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money can't buy you happiness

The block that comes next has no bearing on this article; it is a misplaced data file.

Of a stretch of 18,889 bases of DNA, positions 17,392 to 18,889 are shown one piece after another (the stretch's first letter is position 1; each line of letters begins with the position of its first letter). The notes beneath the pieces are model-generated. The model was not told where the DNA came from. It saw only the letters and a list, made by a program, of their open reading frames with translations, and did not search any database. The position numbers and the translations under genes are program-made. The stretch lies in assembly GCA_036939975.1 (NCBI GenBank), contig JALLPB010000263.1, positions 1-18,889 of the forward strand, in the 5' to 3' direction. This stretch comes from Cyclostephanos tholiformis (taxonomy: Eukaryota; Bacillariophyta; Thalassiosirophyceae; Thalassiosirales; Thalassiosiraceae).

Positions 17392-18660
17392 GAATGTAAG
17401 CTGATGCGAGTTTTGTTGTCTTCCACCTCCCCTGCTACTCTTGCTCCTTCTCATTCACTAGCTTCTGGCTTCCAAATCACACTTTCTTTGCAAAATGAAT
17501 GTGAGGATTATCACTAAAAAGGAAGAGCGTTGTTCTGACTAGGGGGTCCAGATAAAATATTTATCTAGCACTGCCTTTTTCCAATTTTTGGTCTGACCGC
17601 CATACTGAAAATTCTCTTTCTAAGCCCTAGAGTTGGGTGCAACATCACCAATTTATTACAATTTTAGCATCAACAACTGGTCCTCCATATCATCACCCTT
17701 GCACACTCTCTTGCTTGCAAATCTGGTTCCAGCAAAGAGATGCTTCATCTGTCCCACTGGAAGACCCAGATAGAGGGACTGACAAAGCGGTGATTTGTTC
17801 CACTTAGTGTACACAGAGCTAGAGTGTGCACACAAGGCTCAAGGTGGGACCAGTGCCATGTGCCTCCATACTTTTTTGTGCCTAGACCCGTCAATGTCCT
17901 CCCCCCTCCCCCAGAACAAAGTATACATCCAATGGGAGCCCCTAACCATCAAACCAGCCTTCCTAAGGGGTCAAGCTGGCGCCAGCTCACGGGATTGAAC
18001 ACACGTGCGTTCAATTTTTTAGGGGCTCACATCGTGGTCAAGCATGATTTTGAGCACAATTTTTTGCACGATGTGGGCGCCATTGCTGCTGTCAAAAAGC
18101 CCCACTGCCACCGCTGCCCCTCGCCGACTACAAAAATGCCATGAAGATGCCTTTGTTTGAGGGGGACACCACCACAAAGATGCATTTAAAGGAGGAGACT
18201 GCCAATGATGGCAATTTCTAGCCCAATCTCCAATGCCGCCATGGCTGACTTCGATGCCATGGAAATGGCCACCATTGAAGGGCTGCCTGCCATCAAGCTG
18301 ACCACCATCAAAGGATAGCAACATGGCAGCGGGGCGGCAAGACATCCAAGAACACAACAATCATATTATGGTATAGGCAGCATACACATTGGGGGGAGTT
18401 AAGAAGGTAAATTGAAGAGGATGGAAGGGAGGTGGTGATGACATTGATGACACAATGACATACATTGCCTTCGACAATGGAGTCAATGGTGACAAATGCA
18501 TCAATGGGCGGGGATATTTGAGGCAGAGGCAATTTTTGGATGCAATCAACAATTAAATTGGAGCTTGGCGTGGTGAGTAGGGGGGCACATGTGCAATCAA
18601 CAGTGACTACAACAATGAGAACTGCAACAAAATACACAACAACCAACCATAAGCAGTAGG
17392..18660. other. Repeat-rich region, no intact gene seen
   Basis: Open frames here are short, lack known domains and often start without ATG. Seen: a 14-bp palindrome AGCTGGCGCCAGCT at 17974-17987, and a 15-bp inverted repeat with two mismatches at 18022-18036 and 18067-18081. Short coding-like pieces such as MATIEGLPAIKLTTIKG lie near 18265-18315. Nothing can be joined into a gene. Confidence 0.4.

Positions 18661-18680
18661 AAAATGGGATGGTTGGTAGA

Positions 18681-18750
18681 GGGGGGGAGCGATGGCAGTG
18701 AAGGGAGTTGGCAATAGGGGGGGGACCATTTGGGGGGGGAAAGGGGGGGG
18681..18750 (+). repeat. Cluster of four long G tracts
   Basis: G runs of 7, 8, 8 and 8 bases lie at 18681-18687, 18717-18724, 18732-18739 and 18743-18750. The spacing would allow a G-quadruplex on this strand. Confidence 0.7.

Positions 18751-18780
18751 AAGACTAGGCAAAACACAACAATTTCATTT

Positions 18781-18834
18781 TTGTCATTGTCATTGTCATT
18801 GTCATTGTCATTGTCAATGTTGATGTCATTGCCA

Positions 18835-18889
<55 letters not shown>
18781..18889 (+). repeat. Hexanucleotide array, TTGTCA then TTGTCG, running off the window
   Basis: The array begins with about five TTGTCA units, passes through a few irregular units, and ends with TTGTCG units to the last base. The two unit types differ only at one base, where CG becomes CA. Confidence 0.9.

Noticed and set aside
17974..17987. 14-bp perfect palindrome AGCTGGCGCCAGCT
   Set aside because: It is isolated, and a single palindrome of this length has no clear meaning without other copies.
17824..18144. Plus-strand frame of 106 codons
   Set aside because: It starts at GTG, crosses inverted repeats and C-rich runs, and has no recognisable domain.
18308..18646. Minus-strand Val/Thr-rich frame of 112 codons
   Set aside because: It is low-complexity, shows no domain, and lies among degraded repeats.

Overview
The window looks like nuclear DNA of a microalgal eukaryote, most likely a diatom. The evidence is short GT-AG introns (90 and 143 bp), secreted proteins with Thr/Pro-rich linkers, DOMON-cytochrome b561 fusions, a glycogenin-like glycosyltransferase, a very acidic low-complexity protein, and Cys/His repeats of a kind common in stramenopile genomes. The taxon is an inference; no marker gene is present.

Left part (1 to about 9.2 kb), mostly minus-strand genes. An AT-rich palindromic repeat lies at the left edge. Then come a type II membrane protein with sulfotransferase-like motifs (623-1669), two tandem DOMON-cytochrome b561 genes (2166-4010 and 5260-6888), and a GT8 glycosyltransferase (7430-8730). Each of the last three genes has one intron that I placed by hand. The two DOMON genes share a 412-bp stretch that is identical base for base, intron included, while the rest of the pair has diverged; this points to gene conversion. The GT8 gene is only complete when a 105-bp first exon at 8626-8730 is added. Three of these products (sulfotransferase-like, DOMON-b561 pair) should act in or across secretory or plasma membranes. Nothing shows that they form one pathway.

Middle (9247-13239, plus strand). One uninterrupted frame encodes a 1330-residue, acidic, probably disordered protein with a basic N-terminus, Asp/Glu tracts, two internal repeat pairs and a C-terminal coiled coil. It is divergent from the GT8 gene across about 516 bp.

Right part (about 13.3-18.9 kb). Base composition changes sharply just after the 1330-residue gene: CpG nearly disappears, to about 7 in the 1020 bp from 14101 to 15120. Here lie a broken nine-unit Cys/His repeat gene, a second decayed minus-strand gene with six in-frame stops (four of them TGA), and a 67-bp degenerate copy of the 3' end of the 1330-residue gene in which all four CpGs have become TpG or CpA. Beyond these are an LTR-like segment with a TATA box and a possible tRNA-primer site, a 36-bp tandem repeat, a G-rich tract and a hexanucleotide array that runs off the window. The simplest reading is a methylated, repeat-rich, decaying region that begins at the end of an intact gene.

hi all, well i'm back again, wide awake as per usual the night before i go away anywhere. off to hereford tomorrow to spend the weekend with louise and stephen, really looking forward to seeing them. over the past couple of days i've been watching documentaries on people who have tons of money, i'm talking multi-milionairs. i may spend money, but it's peanuts compared to them. i haven't really publicised this, but i was awarded compensation last year, i'm not going to inclose the amount, but i was able to buy my own house and make my future very secure, never in my wildest dreams did i think i'd ever be able to own my own house. i came from nothing, my parents have nothing, we never went on any amazing holidays, only disney land paris when i was 6 or 7, and that was donated by lots of lovely people who fundraised for me, i have no idea why because i'm nothing special, but the people at a pub we used to go to thought so. we weren't on the poverty line but we weren't comfortable either. i'm glad about that because it taught me to expect nothing, we were always taught to be grateful for what we have, these days kids seem to get everything because if they don't there's a chance they'll get bullied. kids are being bought iPads computers etc for christmas, it's ridiculous. but anyway i digress. i went from being in debt, having to struggle each month to pay the bills and live, to being financially secure for the rest of my life, and let me tell you, it's a shock to the system. i always said before the money it would never change me, and it hasn't in the grand skeeme of things. yes, i went a bit crazy at first, but tell me who wouldn't? but i've calmed down a hell of a lot now you'll be glad to hear. having money has made me realise who my real friends are, and i have some lovely ones who don't see me as a bank. there have been people who have taken advantage of course, and i've made those mistakes and learnt from them. i've also had some lovely experiences, going to florida with my dad's side of the family earlier this year, going all the way to vancouver last year to meet my fave singer sarah mclachlan, to see her in concert had always been a dream and to make that become a reality felt amazing. the most important things though are that i have a roof over my head, i'm debt free and above anything else, i will be able to provide a secure future for my future child. the other side of the coin though is that money can be very isolating. on one of the documentaries i was watching (britain's spending secrets) anne robinson went to see a billionairre who lived in a 90 million pound mention in mayfair a rather nice part of london. it was clear to see from the outset that this man wasn't happy. he had this amazing house, a house that most of us could ever dream of, yet he lived there alone, not through choice, but for whatever reason that was the way things had turned out. it was incredibly sad, all the money and the world, yet he was extremely depressed. then you see people in britain's flashiest families, people that don't bat an eyelid at spending 500000 pounds on a woodland for an anniversary present, just ridiculous. i can quite understand why normal people like us would feel bitter towards those types. another person featured was a previous big brother winner, she made her millions in property i think. she came from a working class background, was homeless at 15, and until entering big brother she didn't have a penny. then she got money so quickly and the spending started, she goes to harley street, a rather posh hospital in london to have cosmetic surgery. she went back to the womens hostel she stayed in when she was homeless, it effected her but not as much as it should, i could tell she'd forgotten where she came from, she was more focussed on the amazing money filled life she had now, and that she could buy that hostel if she wanted to, it felt very superficial. no matter how much money i have, i will never forget where i came from, i will never take money for granted. money certainly doesn't buy you happiness, and it certainly doesn't make you powerful. no matter how much money i've got, i will always be the girl who came from a small town in kent and never expected anything from anybody.